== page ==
How to Recognize and Relieve Menstrual Issues
Most women have experienced menstrual pain at some point throughout life. Sometimes cramping can be so intense that it’s scary, but don’t freak out just yet! Discomfort from period cramps is brought on mostly by uterine contractions. Below are some symptoms of standard period pain that you can easily diagnose yourself:
- Intense throbbing pain or cramping in your lower belly.
- Cramping that starts 1-3 days before your cycle, spikes 24 hours after the commencement of your period, and recedes in 2-3 days.
- Dull, continual cramping.
- Pain that transmits to your lower back, groin, and thighs.
All the above symptoms are relatively typical for a healthy woman, nonetheless, if cramps are particularly painful and constant for you, it could be a condition called dysmenorrhea. It isn’t a severe condition, but if you’re worried, ask your doctor if they can help. There are numerous at-home remedies, however, take a moment to review the ones listed below:
- Take an over-the-counter pain medication.
- Get some exercise.
- Place a heating pad on your lower back or abdomen.
- Take a nice hot bath.
- Get a little rest.
A period is considered to be abnormal if your cycle is shorter or longer than ordinary. This means that the time from the first day of your last menstrual period to the start of your next cycle is more than 38 days or less than 24 days.
Your cycle can also be considered abnormal if your period length fluctuates by more than 20 days from month to month. An example would be a cycle that jumps from a regular 25-day period to 46 days the next month and then back to 25 days the following month. If you are experiencing irregular periods, and are troubled by it, there are a few natural home remedies that can help:
- Practice yoga or meditation to reduce stress.
- Maintain a healthy body weight and exercise.
- Make sure you’re getting enough vitamin D.
- Eat foods with apple cider vinegar or turmeric.
- Add more fruit to your diet, notably pineapple.
Irregular menstruation is typical for teenage girls and perimenopausal women. Adolescent girls’ cycles may be sporadic for the first few years before becoming steadier. Throughout the conversion to menopause, called perimenopause, period cycles can become more intermittent over time.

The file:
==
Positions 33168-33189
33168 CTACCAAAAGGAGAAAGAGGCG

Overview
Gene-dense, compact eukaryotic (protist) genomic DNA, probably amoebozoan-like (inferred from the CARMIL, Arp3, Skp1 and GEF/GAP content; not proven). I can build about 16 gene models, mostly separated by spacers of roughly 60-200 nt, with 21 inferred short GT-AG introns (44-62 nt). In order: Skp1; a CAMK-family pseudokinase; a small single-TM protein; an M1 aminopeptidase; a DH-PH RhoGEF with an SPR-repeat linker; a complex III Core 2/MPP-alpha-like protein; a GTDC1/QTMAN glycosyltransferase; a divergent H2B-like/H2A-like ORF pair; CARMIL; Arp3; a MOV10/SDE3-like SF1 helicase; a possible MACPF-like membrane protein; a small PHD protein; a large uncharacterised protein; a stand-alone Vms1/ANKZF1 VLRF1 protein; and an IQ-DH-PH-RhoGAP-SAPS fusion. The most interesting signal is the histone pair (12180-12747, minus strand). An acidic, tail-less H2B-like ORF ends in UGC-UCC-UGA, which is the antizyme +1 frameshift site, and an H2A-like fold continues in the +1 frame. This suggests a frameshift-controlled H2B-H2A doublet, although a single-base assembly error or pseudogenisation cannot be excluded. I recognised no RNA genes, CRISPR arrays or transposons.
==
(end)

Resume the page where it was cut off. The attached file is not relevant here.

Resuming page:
There is no shame in asking a doctor for advice if needed.
Bleeding is considered excessive when it hinders everyday activities. Approximately 1/5 of women bleed so heavily throughout a menstrual cycle that performing ordinary tasks is nearly impossible – because you’re probably too busy dealing with the flow! Below are the most common causes of an abnormally heavy flow:
- Hormonal imbalances
- Uterine fibroids
- Thyroid troubles
- Blood clots
- Kidney or liver disease
- Complications from IUD
The conditions above can be rather severe. If bleeding persists longer than 7 days, or you must change your pad/tampon or empty your menstrual cup every hour – talk with your physician. To detect if you have a condition called menorrhagia, your doctor will quiz you about the history of your menstrual cycles.
Better to be safe rather than sorry.
If you’re a young woman encountering the problem of having no menstrual period at all, the common condition may be what’s called amenorrhea. Typically, it’s a girl who is around 16 years old who has not started yet. In all probability, it’s related to a problem in the endocrine system, which controls hormones. Occasionally it is an issue of low body weight that delays maturing of the pituitary gland. This really needs to be checked out by a professional.
A woman who has had routine periods that abruptly stop for three or more months, can be experiencing a problem caused by declining estrogen levels. This can indicate that perimenopause or menopause has set in. Depending on your age, it can be normal, and it happens to women who are mostly in their mid to late 40s.
If estrogen levels do become too low, vaginal dryness may develop, which can cause painful sex. Hot flashes can often materialize, and depression can become prevalent. Estrogen is known to raise serotonin, a chemical in the brain that helps to give you a boost for good moods. Seek hormonal therapy, and herbal remedies to help abate some of these symptoms.
A missing period, obviously, could also indicate pregnancy. Take a home pregnancy test to find out, some on the market now can even tell up to five days before a period is skipped. Thank goodness for modern medicine!
With all the issues a missed period could indicate, medical care from a professional can help with your peace of mind. Get it checked out.
PMS consist of a wide assortment of psychological and physical symptoms relating to a female’s menstrual cycle. Almost 40% of women have symptoms of PMS severe enough to disturb daily activities. There are over 100 potential manifestations of PMS, with the most prevalent being depression. Several other symptoms of PMS include the following
- Painful breasts
- Mood swings
- Joint pain
- Peeing less
- Bigger appetite
These symptoms typically begin about a week ahead of your period and dissipate when your period starts. It is normal to have some or all of these problems with the onset of your period. Some lucky women don’t have any problems at all!
If you’re having difficulty during your time of the month, it’s just best to take care of yourself. Take the advice on some of the lists above, settle in, and relax for a while. If you notice some of the more severe problems located within this article, its best to seek medical attention if you can.
Being a woman is lovely, isn’t it?